I tried their homemade tiramisu and it was also one of the best examples of this dessert I had ever tasted. They also pulled a proper European espresso.

    On the downside, the service was kind of lacking and the décor is rather tacky. The prices are higher than your regular pizza joint, but this is not your regular pizza joint. To situate, it’s in the same price range as pizzas from Figs or Cambridge 1. They also offer other Italian dishes including homemade pasta dishes but I have not tried those.

  8. This place opened in the past couple of months and it is a true gem. Farfalle specializes in refined and simple Italian food. They are all about the produce! They have made some outstanding choices regarding their ingredients and it shows. Their lunch and take-out menu changes daily. Soup and paninis are offered daily along with some other cooked dishes. Most dishes are cooked to order and very fresj. The emphasis is really on excellent produce over quantity. They are a tad bit more expensive than other places in town but worth every penny. It's so refreshing to see a place that cares so much about their craft. These people are proud and serious about their cooking.

    The small market also offers wine, cheese, dried meats, pastas, etc.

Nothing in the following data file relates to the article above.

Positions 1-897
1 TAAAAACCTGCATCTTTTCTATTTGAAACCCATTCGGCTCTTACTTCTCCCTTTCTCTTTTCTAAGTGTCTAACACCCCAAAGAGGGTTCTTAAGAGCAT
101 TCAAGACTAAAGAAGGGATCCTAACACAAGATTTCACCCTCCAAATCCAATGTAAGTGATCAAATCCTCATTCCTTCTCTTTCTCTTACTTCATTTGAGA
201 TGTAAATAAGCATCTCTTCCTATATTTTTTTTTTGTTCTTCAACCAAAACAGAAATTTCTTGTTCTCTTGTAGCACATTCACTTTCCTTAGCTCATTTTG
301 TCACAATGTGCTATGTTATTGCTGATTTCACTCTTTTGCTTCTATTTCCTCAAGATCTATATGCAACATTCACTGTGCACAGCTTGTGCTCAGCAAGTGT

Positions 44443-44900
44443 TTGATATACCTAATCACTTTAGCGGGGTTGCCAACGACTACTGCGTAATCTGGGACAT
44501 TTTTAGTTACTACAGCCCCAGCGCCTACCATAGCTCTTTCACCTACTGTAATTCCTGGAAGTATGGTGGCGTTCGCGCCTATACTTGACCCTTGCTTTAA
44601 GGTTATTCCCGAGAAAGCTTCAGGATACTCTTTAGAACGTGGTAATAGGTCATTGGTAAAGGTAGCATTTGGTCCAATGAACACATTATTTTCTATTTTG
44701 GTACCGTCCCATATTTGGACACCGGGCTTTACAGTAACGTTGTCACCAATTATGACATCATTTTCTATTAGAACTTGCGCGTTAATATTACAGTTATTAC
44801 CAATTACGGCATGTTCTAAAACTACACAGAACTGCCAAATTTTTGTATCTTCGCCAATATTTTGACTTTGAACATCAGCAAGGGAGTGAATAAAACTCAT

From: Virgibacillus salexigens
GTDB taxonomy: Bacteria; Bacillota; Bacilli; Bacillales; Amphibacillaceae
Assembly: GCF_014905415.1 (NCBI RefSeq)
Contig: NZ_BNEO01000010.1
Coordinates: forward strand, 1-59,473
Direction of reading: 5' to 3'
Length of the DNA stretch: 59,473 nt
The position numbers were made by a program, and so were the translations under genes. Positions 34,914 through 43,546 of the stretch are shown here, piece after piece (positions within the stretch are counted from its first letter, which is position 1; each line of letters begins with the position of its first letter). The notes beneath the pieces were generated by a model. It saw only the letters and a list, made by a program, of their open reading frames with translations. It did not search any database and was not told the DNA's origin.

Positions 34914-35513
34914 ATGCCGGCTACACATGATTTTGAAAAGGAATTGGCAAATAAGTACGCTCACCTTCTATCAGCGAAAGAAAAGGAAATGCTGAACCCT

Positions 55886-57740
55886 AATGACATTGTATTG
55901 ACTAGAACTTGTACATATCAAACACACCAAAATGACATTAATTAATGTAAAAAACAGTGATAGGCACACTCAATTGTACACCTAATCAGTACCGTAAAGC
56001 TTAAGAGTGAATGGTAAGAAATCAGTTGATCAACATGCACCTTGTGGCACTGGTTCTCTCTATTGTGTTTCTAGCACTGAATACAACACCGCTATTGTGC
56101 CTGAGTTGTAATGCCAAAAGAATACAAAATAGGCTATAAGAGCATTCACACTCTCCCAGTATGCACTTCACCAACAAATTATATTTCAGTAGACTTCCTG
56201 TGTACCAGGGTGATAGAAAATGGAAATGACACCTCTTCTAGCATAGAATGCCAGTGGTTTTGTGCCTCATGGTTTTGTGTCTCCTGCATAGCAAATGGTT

9. Welcome to Concord. I moved here from Cambridge 15 years ago and I'm still suffering from culture shock. The Colonial Inn is a must try, not so much for the food, as for the antiquity. The food is okay. Or, hang out in its lounge and listen to a jazz band while munching on an excellent burger. Chang An has very good Cantonese style food, but don't expect to find anything spicy. La Provence is great for lunch and people watching. I only ate at Serafina once and was not impressed. The Walden Grill has had its ups and downs. Right now, I'd say the food is good but not great. I'm more likely to go to Waltham or Maynard for dinner.

    West Concord is a shoppers delight. Twin Seafood, West Concord five and ten, West Concord Supermarket, Concord Teacakes, and Nashoba Brook Bakery are only a few examples.